Friday, February 1, 2013

If we evolved from monkeys...

"If we evolved from monkeys/apes why are there still monkeys/apes"

This is a study in how to clearly and boldly display that you are utterly ignorant about Evolution. No statement I'm aware of shows more blatant and willful ignorance than this one. You are like a peacock, showing off just how ignorant of the facts you are as if you are proud of being ignorant. Baffling. I mean, it's fine if you don't understand Evolution and don't take a position on it, it's when someone speaks publicly, as if one is an authority, that I take objection to it.

If you even remotely cared about the truth then you would do your due diligence and research such simple topics, but you clearly don't or you wouldn't have made such a statement.

Did it not even cross your seemingly vacuous mind that we DIDN'T evolve from modern monkeys, but rather from a distant common primate ancestor?

In fact, we have very good information about when each lineage split (but not perfect of course, exacting details are lost in the mists of time, but this doesn't mean that we cannot know anything about the subject).

For example, Homo sapiens and Pan troglodytes (modern chimpanzee, NOT the same as the common ancestor) last shared a common ancestor some 4.1 million years ago.

And if we consider the Pongo pygmaeus (modern orangutan, again, NOT the same as the common ancestor), the divergence is even greater, indicative of MUCH older last shared common ancestor some 14 million years ago.

What was that common ancestor? We don't know precisely what it was because 14 million years is a LOT of time and intelligent animals aren't fossilized as often as those that die in favorable sediments for fossilization. But we do have fossils that date from around these times and we believe (based on the evidence) that they would be the close cousins of the suspected common ancestor.

It would be ridiculous to expect to find, out of the billions of animals dead over millions of years, one that was EXACTLY in our lineage. Nor is such a thing necessary. They would be almost indistinguishable from the ones we do find. Some random person from Europe isn't your direct ancestor but they are still a Homo Sapien and their DNA is extremely close to yours. Now imagine that you find a European from 5000 years ago -- that's still close enough. Even human beings 100,000 years ago are anatomically modern Homo Sapiens, you have to look back deeper in time before you start seeing genetic variants that are different enough to warrant being categorized as a different species, 250,000 years is on the edge, 1 million years, 4 million years, 14 million years, 3.6 BILLION years -- these are the massive timescales where evolutionary changes accumulate to significant levels.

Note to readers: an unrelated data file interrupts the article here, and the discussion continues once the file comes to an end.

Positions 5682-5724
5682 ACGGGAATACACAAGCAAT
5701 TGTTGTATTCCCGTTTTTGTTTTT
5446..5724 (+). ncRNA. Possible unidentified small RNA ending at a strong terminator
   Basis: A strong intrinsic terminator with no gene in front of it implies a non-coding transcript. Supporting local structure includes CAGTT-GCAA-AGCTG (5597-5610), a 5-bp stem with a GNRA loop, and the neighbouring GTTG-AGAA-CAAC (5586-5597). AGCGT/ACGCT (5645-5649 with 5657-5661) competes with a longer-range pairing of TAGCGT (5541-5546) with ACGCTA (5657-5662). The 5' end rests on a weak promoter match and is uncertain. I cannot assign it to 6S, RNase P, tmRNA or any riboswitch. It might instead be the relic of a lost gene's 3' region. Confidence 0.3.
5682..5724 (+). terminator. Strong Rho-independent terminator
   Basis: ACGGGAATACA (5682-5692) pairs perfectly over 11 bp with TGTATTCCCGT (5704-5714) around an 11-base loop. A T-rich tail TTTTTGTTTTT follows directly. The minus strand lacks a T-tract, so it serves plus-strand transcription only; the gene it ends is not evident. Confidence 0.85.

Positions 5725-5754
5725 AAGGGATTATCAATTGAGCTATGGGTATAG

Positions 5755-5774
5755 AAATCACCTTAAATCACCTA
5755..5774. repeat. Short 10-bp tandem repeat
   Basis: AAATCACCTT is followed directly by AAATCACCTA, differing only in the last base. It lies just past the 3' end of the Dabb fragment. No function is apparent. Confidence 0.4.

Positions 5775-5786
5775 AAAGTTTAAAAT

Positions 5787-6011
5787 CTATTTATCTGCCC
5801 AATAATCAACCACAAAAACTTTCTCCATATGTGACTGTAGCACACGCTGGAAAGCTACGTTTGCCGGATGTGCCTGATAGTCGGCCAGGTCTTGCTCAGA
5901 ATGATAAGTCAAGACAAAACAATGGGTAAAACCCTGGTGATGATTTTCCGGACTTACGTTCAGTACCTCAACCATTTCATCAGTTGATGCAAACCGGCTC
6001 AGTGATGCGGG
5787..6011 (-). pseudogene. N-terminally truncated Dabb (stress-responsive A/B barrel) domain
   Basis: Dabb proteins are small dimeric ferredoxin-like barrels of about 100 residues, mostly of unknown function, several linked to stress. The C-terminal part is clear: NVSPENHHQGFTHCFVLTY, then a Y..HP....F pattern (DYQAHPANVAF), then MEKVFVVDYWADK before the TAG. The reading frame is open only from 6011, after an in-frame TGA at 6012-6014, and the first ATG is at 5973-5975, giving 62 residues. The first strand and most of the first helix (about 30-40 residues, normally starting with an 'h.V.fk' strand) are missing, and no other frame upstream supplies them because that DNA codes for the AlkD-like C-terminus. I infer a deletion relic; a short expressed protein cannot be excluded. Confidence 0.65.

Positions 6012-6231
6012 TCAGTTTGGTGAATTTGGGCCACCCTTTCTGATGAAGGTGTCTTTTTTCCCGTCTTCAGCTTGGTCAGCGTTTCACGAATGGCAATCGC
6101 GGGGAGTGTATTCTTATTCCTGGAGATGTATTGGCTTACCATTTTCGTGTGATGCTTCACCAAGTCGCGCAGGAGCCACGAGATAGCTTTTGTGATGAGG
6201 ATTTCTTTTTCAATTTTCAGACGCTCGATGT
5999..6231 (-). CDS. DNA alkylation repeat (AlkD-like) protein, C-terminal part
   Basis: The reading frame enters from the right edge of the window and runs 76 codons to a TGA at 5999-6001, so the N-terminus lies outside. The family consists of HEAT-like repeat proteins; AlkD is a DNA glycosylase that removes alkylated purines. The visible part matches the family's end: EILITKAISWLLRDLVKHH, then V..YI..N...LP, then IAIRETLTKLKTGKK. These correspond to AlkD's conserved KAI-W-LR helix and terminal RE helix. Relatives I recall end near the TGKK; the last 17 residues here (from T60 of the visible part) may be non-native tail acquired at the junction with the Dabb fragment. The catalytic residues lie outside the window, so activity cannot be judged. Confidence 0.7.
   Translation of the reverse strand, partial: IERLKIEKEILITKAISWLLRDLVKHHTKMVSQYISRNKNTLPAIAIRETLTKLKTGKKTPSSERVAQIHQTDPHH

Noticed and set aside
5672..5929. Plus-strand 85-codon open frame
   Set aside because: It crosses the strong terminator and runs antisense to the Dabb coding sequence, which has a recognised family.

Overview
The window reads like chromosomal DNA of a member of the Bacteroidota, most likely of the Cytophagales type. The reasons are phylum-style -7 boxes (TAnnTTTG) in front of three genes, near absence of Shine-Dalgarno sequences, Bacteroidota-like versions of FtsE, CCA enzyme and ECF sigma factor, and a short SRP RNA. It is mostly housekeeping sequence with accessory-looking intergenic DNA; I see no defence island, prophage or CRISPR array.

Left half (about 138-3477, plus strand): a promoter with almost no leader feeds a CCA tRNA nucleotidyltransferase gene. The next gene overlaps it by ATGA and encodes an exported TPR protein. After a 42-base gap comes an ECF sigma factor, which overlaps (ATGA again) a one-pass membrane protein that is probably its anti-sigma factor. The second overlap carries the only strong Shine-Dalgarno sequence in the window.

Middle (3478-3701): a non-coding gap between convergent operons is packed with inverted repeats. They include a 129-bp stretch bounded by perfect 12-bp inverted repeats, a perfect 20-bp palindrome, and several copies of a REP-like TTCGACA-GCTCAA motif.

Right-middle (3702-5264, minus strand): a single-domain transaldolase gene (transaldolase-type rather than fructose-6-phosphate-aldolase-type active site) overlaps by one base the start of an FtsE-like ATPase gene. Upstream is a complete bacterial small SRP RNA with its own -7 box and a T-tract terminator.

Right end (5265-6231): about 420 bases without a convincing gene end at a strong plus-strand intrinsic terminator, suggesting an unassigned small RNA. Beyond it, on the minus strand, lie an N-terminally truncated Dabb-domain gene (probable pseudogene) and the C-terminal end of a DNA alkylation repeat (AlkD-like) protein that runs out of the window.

But for an example, one such species is Ardipithecus kadabba. We can tell from the remains that this was neither modern ape, chimp, or human - but rather has a blend of features that fit into the geological timescale in which it was found. Then there is Ardipithecus ramidus, and Australopithecus afarensis, and Australopithecus africanus, and Australopithecus anamensis, and Australopithecus garhi, Australopithecus sediba, and Homo erectus, and Homo floresiensis, and Homo habilis, and Homo heidelbergensis, and Homo neanderthalensis, and Homo rudolfensis, and Homo rudolfensis -- all different species that show the evolutionary changes from earlier primates to Homo sapiens.

Consider that, aside from being a completely unique mix of alleles from your parents (DNA recombination during meiosis means that each chromosome you inherit aren't just a copy of one from one of the parents but a completely unique, sliced-and-diced random mix from both parents), you have about 150 mutational changes in your DNA as well. And that is multiplied by every organism in parallel over every generation (and the small animals had much shorter generation times, bacteria have generations measured in hours and there are an estimated five million trillion trillion bacteria on the earth - that is an unimaginable amount of mutational change every minute, not to mention over 3.6 billion years).

Most mutational changes are neutral, neither harmful nor helpful (or at least extremely subtle). Extremely harmful mutations result in either an nonviable gamete or zygote, by some estimates 40-50% of all fertilizations are unviable and produce natural miscarriages. The moderately harmful mutations that aren't fatal, are evident in our population as diseases. Slightly harmful mutations might be carried in populations for thousands of years, some of these (eg, sickle cell) even prove to have benefits that cause them to spread in populations despite their harmful "side-effects" (really there are only affects, side-effect is a misnomer based on a bias of what is 'beneficial' and what isn't). And occasionally, a mutation will prove beneficial such as Escherichia coli evolving the genes necessary to process Citrate (which actually depended on several independent mutational changes which were EXACTLY identified in the research). Some mutations are purely morphological, some affect protein expression, some affect only the timing of expression (especially evident in the HOX gene complex).

And in light of all of that you expect to be taken seriously when you say something utterly devoid of reflective thought like "If we evolved from monkeys why are there still monkeys"?

Have some pride and educate yourself.

See Also: Evolution: As Simple As Possible, and the Rational Wiki response.

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